The archive from room 115 permitted Heimple and others to reconstruct the downfall with all of the problems, battles and intrigue that ended in the capture and destruction of Mari. (Heimple pp. 7-163)  It is interesting reading, the letters reflect many individuals who played a role in the defense and demise of this empire. One interesting aspect is the religious dependency on extispicy, not a common practice in the world today, though in some cultures it may be. That is, divination by means of inspecting the entrails of sacrificial animals. It was the most widely practiced method of divination in ancient Mesopotamia. It was believed that the entrails of animals contained divine directives. (Heimple p. 173) The diviners were always male and the practice was passed from father to son. Clearly at this time Mesopotamia was in absolute apostasy, no true prophets existed except in the rare family lines leading from Noah, Shem to Abraham, and they had left the debased and human sacrificing culture for a new land. Wars would rage across the Mesopotamian lands for many centuries and wars are still there today. And wars will not cease until the lands begin to accept the gospel according to the prophecies of Isaiah in Chapters 11 and 19.  


Heimpel was a specialist in Mesopotamian history and languages, and became intrigued with the content of letter 26 404, which he struggled to translate into English. That led to wanting to learn the content of other letters, and that led to a greater interest in mastering the early Semitic Akkadian language, and that led to his selection of the tablets limited in his book to the Letters to the King of Mari. (Heimple p. 167)  Earlier tablets from Mari had already yielded parallels to Book of Mormon names. (Erickson 29 June 2005) But these tablets were different; they did not originate in Mari. They came from people and places in the entire region, and some in different languages. Heimple lists and locates on a map some 58 originating places, mostly towns and cities, for the tablets and letters. (Heimple pp. xxii-iii) Of these towns and cities we have presented studies from only two of them in the submittals made so far. Many are not excavated, if they ever will be, if so, no doubt further confirmation of the veracity of the Book of Mormon will be found. But, could there be from these multiple sources, none originating in Mari itself, any parallels to the Book of Mormon names?  Every tablet has at least two names.  The sender and the receiver. Many tablets refer to other individuals so you get more names than you have tablets. This study was a challenge.  If the Book of Mormon names were authentic ancient names, then from the myriads of sources, some 58 towns and cities, in northern Mesopotamia, with cultural differences and languages, private, individual letters were sent to Mari, to its ruler. Surely some of the names on them should reflect some kind of relationship to the Book of Mormon names, perhaps in the use of prefixes, or suffixes, or cores, or even near exact matches to the Book of Mormon names. We found all of this to be true!  It took a while, but the search was worth it.  This was an extraordinary adventure in Book of Mormon research with great results.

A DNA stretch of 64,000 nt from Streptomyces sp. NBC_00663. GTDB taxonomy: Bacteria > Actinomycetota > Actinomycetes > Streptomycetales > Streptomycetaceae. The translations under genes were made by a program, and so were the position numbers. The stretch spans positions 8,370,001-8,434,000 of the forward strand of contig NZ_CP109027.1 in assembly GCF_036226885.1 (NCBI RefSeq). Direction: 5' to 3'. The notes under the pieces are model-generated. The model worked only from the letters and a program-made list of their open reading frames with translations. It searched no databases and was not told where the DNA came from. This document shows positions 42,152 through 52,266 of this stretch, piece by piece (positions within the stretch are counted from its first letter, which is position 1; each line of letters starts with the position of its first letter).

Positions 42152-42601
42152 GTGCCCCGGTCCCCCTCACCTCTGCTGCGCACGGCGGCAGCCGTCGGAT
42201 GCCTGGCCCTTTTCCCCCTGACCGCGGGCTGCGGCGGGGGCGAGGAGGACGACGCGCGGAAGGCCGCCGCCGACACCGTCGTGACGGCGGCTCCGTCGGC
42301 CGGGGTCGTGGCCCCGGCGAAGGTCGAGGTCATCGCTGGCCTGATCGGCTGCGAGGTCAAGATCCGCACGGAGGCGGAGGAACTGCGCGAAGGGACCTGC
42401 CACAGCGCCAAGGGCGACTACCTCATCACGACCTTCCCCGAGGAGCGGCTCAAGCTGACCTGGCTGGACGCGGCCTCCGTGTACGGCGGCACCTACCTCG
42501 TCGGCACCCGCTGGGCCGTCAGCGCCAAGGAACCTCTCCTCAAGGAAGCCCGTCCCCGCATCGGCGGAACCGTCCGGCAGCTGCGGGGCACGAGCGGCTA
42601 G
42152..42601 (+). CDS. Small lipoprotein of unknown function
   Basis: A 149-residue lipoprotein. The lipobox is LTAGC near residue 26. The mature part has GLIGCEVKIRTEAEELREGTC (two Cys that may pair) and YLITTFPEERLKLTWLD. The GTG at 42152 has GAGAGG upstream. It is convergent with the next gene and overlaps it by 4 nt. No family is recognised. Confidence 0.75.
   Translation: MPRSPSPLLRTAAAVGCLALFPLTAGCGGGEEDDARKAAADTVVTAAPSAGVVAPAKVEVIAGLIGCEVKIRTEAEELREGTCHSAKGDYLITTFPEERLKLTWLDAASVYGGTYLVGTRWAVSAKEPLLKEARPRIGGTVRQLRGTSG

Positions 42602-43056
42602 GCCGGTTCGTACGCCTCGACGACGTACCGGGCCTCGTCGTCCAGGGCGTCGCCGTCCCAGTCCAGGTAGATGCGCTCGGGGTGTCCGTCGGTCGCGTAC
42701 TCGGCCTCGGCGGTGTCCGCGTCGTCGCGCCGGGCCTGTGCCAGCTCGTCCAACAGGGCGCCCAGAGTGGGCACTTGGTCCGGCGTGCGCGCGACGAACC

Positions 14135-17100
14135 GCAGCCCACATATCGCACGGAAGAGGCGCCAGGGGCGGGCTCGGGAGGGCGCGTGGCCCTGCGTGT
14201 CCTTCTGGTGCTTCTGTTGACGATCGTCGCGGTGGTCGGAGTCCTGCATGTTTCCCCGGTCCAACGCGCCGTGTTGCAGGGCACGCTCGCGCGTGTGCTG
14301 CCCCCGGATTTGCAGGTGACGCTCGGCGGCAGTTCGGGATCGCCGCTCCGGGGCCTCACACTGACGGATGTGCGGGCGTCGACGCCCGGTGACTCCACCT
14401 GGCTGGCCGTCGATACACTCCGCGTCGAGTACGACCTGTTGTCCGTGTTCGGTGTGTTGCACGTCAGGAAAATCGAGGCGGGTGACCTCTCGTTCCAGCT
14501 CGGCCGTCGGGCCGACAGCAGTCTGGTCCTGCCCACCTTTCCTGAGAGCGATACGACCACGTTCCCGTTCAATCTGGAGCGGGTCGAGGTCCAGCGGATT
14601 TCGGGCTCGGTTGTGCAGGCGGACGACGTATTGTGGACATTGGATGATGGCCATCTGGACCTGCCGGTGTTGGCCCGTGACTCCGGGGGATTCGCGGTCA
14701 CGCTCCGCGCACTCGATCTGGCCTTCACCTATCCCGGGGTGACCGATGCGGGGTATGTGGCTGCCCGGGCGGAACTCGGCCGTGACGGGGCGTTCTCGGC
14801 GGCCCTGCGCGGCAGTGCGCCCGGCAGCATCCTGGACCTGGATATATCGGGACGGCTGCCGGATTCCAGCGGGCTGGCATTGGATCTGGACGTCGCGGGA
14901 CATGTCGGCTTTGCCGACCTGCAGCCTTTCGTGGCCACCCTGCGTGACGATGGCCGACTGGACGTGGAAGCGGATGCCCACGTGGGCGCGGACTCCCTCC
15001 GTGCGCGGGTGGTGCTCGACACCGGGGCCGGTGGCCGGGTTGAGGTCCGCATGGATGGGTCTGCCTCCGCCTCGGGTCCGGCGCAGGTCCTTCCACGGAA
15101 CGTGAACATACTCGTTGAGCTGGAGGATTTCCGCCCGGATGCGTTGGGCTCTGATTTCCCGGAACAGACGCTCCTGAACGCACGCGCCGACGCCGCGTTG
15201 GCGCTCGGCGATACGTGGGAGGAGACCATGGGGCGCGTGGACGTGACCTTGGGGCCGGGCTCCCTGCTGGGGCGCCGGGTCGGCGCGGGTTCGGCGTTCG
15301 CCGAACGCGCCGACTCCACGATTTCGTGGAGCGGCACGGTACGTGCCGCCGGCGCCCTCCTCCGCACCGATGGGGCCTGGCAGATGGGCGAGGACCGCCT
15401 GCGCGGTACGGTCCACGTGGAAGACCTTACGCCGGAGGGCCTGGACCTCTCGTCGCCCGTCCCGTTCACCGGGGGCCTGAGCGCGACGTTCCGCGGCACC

The well known epigrapher, J.M. Durand, spent most of his time during 1980-1986 reading and re-reading the lists, the tablets were not in the best of condition, and it was complicated because while written in cuniform, they were in the Akkadian Language which is a dead language. Many other students of the region and subject were also engaged. It was more than 150 years after reading cuniform before headway could be made in this old Akkadian. (Heimple p. 7; Isre’el p. 1)  During the discussions below many references will be made to the recently available book: A Concise Dictionary of Akkadian by Black, et al, not available until 2000.  Without this book and several others recently published, the comparison with Book of Mormon names with names from these tablets would have made little progress and with few results.


The modern name of this ancient Tell or mound is Tell Hariri.  Now it is known to be ancient MARI, situated on the middle Euphrates River in Syria.  It was a wealthy and powerful city State in the 3rd and early 2nd millennium BC.  The City dates back to the Early Dynastic II period. The Old Akkadian period which proceeds it dates before 2870 BC. one of the early East Semitic Empires. (Moscati 1969; Weiss p. 39)  Mari appears on the scene about 2550 BC., reaching its peak about 2250 BC. It was conquered by Sargon of Akkad, and then over the centuries flourished again until its final destruction by Hammarabi in 1758 BC. In the 19th century BC there was competition for hegemony in Mesopotamia and northern and central Syria, these competitors were Yamhad in northern Syria and Mari on the Euphrates. A foundation stone excavated from the Shamash temple in Mari boasts of a military campaign to the Mediterranean to fell trees in Lebanon and impose its authority on the coastal towns of the Phoenicians. (Mazar p 13) The Mari archives confirm the Egyptian surge in influence about 2000 BC confirming the account of Egyptian influence in the Book of Abraham. (Mazar pp 6-7) Among the important Early Dynastic buildings are six temples dedicated to Ishtar, goddess of love. During the Old Babylonian period (about 2000 BC) there is evidence of growing secular power.